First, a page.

Go Variables, Types, And Pointers

You learned how to write a ‘Hello World’ program in the introduction of this Go Tutorial. After that, you learned how to install Go and create and build your Go program. So far, we have only glanced at the language and its syntax! In this next tutorial, we’ll look at some of the essential Go language elements:

  • Variables
  • Pointers
  • Types

We’ll do this by extending our hello.go file from the introduction with some nifty new functionality!

Table of Contents

What you should know

Before you read this tutorial, you should be familiar with the basic structure of a Go program, as you learned in the introduction of this Go Tutorial. You should also know how to create and build your Go program. You have a working Go installation and an editor or IDE to edit your Go files.


A variable is used to store information that can be referenced later on. So a variable is what we use to name the result of, for example, a calculation we make. Or, in other words, we can assign the result of that calculation to a variable.

We can also use variables to store other types of values, like a piece of text (called a string). A variable has three important properties:

  1. a name,
  2. a type,
  3. and a value.

The type of a variable determines the kind of data that it can hold, such as a number (integer), or a string. The value is the data we store in the variable.

We can create an unlimited amount of variables; we just have to make sure we give them unique names

Declaring a variable

To create a variable, you must first choose a name for the variable and specify its type. For example, to create a variable called name that holds a string value, you use the following code:

var name stringCode language: Python (python)

Once you have declared the variable, you can assign a value to it using the assignment operator (=). For example, to assign the name "John" to the name variable:

var name string
name = "John"Code language: Python (python)

This syntax is more verbose than it needs to be. Since we directly assign “John” to name, we can do it in one line as well:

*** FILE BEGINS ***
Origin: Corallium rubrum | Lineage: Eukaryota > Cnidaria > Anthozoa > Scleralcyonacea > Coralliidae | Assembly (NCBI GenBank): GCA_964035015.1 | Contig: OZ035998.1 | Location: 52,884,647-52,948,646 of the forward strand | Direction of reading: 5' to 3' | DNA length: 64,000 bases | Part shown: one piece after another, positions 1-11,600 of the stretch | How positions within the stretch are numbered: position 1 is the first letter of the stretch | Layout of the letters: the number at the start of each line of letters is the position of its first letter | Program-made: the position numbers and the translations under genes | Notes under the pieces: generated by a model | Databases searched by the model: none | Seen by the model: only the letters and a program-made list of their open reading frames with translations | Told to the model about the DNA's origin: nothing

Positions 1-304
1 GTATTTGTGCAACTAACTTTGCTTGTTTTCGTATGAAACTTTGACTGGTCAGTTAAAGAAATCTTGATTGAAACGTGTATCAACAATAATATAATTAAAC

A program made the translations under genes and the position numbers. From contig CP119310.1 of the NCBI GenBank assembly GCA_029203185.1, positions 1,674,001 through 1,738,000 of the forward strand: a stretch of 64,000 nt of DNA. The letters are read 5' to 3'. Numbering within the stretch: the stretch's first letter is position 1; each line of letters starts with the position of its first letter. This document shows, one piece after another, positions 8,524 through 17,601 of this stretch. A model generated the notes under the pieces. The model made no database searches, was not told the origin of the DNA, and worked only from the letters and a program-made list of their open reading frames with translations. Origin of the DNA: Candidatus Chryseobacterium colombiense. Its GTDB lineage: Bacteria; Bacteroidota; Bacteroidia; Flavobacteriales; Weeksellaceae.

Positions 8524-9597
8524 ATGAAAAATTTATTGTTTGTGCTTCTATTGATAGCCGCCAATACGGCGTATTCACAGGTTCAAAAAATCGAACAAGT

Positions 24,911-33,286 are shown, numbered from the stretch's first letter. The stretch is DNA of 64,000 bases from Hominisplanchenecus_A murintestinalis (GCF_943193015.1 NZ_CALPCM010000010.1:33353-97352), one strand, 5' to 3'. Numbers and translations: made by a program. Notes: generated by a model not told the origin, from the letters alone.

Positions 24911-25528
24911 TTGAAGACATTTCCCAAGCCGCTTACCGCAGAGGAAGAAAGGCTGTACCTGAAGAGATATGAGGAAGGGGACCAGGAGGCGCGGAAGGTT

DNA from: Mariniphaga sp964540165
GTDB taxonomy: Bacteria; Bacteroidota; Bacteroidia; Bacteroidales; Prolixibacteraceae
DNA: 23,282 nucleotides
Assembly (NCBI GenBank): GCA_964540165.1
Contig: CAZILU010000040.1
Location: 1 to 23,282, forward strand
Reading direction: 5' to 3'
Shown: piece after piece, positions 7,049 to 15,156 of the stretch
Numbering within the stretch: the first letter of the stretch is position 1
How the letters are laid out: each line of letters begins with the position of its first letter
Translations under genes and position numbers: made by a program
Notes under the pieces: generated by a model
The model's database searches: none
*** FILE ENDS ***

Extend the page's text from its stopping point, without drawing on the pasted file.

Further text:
var name string = "John"Code language: Python (python)

Using the variable

We can now use the variable simply by using its name. Let’s extend our ‘Hello World’ program:

package main

import "fmt"

func main() {
	var name string = "John"
	fmt.Println("Hello", name)
}Code language: Python (python)

Let’s also declare and use a variable holding the person’s age. Non-fractional numbers in Go are stored in variables of type integer. There are several variations of this type, but for now it suffices to use the type called int, which is a machine-dependent type. E.g., on a 64-bit machine, an int can hold larger values than on a 32-bit machine.\

Here’s our hello.go file with the extra age variable:

package main

import "fmt"

func main() {
	var name string = "John"
	var age int = 20

	fmt.Println("Hello", name)
	fmt.Println("Your age is", age)
}Code language: Python (python)

Try and run the code and play around with it for a bit, e.g., you could try changing the variable names and their contents.

Asking for input

So far, our variables are not that useful. After all, we could have printed the same information without using variables. Let’s fix that by asking the user for some input. For this, we use another function from the fmt package, called Scan:

package main

import (

func main() {
	// Declare empty variables to hold the user's name and age
	var name string
	var age int

	fmt.Print("Enter your name: ")

	fmt.Print("Enter your age: ")

	fmt.Println("Hello", name)
	fmt.Println("Your age is", age)
}Code language: Python (python)

If you pay close attention, you will ask yourself what the ampersands are doing before our variable names. To understand this, we need to dive into pointers.


To be continued…

Other topics:

  • golang variable naming convention
  • Global variables (scope)